For technical reasons, Malcat’s GUI is not able to always enforce the script termination (because of threading and potential memory leaks). The stop button will only work if the user script calls one of the bindings.UI functions on a regular basis. Otherwise, you’ll have to close Malcat to force the script to close. But we are working on this!

Additional GUI bindings

In addition to Malcat’s Scripting interface, user scripts have access to one addition python objects: the GUI bindings (gui). This instance of bindings.UI is only available to scripts (not to anomalies or file parsers for instance) and allows the script to somewhat interact with the user interface. Please note that our UI bindings are work in progress and will change (for the better) in the future.

gui: malcat.UI

The gui object gives user script access to Malcat’s user interface

Currently the bindings are a bit limited. You can find their definition below:

class malcat.UI

This class give you access to additional functionnalities exclusive to user scripts, mainly user interface bindings.


Display a message box containing the text text

gui.msgbox("Hello world")

name (str) – name of the function you are looking for

Return type:


Set the value of the gauge control in the script editor. Advancement must be a value between 0 and 100 and can’t go backward.

gui.msgbox("Hello world")

advancement (int) – a number between 0 (script just started) and 100 (script finished)

Return type:


If you never call progress() in your script, you should call idle() on a regular basic (if your script runs for a long time at least). This gives control back to the user interface in order to check if the user requested the script to stop

for i in range(1000000):

    # ... something CPU intensive

    if i % 1000 == 0:
Return type:

print(what, format=True, **kwargs)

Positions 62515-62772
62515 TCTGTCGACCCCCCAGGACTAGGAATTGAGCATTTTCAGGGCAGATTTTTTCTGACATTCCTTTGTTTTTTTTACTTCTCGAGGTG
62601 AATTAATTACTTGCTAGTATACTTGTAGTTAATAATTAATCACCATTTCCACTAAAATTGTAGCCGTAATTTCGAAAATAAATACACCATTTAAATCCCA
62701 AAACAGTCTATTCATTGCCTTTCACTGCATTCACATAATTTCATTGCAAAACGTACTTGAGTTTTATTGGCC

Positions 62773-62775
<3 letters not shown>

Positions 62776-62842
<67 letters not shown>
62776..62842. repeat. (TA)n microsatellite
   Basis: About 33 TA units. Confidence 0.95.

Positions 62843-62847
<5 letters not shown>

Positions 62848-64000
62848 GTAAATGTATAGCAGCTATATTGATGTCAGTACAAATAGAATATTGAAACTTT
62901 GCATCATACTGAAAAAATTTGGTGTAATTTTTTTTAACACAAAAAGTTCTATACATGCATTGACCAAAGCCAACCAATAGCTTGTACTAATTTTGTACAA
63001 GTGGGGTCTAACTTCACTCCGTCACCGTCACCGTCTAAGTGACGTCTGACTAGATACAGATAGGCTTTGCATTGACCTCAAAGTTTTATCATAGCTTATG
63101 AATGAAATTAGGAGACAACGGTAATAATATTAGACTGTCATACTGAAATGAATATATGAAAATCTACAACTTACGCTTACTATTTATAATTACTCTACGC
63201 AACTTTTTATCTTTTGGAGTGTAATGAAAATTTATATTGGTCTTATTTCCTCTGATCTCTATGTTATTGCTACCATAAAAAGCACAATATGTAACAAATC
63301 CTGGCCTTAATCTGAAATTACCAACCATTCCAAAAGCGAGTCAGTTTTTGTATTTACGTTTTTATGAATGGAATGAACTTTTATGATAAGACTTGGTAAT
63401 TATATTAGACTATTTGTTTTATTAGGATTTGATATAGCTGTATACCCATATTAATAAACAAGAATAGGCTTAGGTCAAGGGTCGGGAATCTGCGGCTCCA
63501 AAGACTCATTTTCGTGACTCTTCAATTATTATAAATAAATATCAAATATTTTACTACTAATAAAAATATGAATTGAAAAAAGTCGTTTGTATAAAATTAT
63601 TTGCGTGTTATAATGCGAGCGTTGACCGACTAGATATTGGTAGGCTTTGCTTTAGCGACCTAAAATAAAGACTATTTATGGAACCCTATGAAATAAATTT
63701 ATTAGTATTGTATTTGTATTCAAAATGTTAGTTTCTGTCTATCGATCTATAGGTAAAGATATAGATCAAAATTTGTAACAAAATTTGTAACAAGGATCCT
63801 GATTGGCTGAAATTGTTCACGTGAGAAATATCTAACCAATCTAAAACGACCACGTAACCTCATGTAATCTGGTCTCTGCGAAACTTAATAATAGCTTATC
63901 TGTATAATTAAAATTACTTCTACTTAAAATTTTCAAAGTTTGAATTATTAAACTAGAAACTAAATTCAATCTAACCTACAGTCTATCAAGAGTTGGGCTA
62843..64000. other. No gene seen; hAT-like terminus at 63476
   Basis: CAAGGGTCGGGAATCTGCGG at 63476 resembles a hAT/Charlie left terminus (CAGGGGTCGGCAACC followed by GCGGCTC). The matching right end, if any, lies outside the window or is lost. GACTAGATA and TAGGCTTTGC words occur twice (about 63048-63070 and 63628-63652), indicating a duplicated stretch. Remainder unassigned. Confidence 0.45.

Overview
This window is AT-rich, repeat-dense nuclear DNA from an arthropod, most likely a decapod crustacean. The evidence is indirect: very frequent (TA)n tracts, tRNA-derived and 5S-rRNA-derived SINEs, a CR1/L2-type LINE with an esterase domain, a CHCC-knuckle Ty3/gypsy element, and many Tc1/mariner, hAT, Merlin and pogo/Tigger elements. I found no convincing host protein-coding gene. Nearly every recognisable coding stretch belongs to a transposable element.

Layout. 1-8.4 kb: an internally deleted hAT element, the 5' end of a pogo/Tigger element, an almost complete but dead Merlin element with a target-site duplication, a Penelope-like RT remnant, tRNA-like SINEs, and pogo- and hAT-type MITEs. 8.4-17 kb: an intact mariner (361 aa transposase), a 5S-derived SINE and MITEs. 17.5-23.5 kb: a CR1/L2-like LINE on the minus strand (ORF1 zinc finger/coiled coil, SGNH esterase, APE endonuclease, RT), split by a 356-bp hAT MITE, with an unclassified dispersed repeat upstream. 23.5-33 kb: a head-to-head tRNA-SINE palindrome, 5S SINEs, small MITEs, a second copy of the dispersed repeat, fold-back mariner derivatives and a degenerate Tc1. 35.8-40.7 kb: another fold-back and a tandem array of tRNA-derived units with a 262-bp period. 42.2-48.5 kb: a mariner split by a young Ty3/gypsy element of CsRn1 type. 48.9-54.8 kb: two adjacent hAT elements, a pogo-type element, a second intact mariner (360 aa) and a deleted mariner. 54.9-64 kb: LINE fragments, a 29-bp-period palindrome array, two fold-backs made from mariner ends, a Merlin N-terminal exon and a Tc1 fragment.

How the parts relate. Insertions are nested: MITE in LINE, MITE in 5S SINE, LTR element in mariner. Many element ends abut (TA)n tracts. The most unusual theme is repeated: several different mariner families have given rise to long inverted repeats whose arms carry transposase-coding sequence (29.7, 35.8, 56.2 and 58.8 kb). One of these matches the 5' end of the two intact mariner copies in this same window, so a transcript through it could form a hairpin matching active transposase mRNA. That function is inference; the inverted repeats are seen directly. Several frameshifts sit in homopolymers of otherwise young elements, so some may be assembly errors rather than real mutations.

This function works like the usual python print method, but it accepts an additional format parameter. When set to true, the string can contain additional wiki like formatting blocks that will be rendered with special code in the console window:

  • [rva]<hex number>[/rva]: make an RVA address clickable

  • [va]<hex number>[/va]: make an virtual address clickable

  • [fa]<hex number>[/fa]: make a file offset clickable

  • [url]<text>[/url]: make an http url clickable (link will open in default browser)

  • [colorN]<text>[/colorN]: N = 0…7 : will print the text with Malcat’s theme color N foreground (c.f. Palette colors)

  • [blockN]<text>[/blockN]: N = 0…7 : will print the text with Malcat’s theme color N background (c.f. Palette colors)


# you can use gui.print instead of print to add formatting
ep_rva = malcat.struct['OptionalHeader']['AddressOfEntryPoint']
if ep_rva is not None:
    gui.print(f"RVA @[rva]{ep_rva:x}[/rva] has offset=#[fa]{}[/fa] ", format=True)
  • what (str) – the text to print

  • format (bool) – if True, wiki-like blocks will be interpreted

  • kwargs (dict) – any other parameter accepted by python’s print function

Return type:

open_after(data, nice_name='from_script', forced_filetype='')

Open a buffer as a new file in Malcat once the script has finished. Only one file can be opened this way: only the latest buffer will be open. This is how our unpack script are working. For instance, this is the office decryption plugin (based on msoffcrypto):

for password in ['VelvetSweatshop', '123', '1234', '12345', '123456', '4321', 'Password1234_']:
    print("Trying password {} ...".format(password))
        inp = BytesIO(, malcat.file.size))
        f = msoffcrypto.OfficeFile(inp)
        outp = BytesIO()
        gui.open_after(outp.getvalue(), "Decrypted")
    except BaseException as e:
  • data (bytes) – name of the function you are looking for

  • what (str) – the text to print

  • format (bool) – if True, wiki-like blocks will be interpreted

Return type: